The Cloud Gaming Market is about to explode as new services including Microsoft’s xCloud, Google’s Stadia, and Apple Arcade is all entering the cloud gaming market, as tech giants gear up to fully capitalize on the promise of 5G game streams to any device. The biggest tech giants are all in on cloud gaming.
The race to 5G isn’t just among the carriers and device-makers working to roll out 5G-enabled devices and telecommunications infrastructure. The rest of the tech industry is jockeying to capitalize on next-gen connectivity in all sorts of ways, and one of the biggest is cloud gaming. Microsoft, Apple, Google and Snap have all unveiled new gaming services in recent weeks.
What’s become clear is that cloud is the new competitive platform,” says Piers Harding-Rolls, games analyst at the market researcher IHS Markit. “The key differentiators really are infrastructure and content.”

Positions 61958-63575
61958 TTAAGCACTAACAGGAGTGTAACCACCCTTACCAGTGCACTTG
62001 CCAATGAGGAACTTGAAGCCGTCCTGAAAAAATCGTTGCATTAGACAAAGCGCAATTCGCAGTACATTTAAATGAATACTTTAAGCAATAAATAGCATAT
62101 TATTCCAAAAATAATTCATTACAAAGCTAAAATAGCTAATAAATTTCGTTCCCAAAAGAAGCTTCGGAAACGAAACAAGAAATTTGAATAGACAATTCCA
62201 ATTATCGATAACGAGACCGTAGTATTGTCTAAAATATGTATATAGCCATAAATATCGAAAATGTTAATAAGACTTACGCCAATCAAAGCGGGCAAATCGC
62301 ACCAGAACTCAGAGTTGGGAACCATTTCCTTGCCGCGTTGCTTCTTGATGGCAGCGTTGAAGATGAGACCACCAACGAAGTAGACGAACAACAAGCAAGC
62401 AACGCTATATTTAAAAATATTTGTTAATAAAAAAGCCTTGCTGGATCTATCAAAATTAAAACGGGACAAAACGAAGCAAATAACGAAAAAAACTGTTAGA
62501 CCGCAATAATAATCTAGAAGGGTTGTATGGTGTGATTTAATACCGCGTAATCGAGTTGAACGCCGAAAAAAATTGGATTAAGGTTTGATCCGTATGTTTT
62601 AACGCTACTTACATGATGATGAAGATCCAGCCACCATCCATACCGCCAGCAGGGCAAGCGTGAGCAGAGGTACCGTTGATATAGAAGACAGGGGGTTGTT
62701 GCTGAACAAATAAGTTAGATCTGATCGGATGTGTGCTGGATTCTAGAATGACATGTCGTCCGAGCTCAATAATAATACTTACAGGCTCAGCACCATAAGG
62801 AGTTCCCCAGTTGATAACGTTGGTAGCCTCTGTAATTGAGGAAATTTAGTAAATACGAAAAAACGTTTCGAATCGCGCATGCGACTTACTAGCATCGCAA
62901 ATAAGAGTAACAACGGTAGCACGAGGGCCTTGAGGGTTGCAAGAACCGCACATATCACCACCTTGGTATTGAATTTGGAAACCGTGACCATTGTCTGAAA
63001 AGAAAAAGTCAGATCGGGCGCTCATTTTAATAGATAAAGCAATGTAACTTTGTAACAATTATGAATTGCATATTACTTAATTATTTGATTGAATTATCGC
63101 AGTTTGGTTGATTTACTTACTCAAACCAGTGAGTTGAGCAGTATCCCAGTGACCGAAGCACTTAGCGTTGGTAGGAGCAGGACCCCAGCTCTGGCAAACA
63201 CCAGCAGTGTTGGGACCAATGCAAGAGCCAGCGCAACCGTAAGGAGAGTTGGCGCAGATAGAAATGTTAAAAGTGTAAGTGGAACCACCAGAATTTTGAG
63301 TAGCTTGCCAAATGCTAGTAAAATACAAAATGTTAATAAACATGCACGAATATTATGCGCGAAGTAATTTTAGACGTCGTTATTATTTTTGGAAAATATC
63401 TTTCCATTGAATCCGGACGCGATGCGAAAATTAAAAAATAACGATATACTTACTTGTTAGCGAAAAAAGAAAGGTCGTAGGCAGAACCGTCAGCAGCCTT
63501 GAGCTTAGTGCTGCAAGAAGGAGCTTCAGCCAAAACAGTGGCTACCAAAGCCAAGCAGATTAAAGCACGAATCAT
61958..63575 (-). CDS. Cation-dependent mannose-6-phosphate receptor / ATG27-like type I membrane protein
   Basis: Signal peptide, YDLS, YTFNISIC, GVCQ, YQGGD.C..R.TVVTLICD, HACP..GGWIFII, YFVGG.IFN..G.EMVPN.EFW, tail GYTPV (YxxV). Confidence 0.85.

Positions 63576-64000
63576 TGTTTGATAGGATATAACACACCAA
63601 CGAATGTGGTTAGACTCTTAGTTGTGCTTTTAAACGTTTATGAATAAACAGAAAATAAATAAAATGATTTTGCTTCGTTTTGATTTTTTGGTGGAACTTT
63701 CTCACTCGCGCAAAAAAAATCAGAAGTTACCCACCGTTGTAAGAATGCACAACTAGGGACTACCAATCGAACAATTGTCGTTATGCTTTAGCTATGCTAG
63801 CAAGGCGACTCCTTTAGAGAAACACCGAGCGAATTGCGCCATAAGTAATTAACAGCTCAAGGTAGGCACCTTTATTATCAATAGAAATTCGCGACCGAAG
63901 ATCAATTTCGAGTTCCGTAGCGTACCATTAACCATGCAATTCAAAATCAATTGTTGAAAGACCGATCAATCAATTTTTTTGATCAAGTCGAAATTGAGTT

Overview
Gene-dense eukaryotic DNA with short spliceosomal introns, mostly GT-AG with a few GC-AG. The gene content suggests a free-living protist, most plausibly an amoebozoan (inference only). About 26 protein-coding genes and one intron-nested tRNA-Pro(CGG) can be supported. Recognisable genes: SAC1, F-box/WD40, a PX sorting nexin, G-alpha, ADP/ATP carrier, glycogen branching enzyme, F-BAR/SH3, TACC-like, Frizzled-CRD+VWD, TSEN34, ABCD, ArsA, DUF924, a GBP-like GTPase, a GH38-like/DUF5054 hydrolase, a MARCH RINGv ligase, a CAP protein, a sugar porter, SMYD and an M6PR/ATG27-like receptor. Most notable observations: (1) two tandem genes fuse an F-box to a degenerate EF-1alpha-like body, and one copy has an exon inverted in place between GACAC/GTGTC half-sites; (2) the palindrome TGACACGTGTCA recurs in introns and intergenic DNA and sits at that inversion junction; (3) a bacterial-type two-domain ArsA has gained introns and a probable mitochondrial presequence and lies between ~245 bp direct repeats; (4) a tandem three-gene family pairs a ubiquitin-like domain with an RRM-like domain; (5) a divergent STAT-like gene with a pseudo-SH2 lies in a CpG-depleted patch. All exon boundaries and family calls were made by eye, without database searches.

According to the data collected from Statista, the cloud gaming market has risen from an estimated $45 million in 2017 to $66 million in 2018. By 2023, that figure is expected to skyrocket to $450 million. Along with Apple, Google, and Microsoft’s offerings are other options such as Nvidia GeForce Now and PlayStation Now. The latter was ahead of the curve on cloud gaming (though it struggled with execution) and has been around for several years. After Google’s announcement, rumors resurfaced about a possible Walmart cloud gaming option in the works as well.
Ultimately, these services are all long-term plays. The first true 5G phones won’t be out until 2020, and there won’t be significant market penetration until 2023 or 2024. In the meantime, there’s still not much reason for console or PC gamers to give up their high-powered rigs anytime soon but to wonder just how competitive this new and interesting landscape of cloud gaming services will become.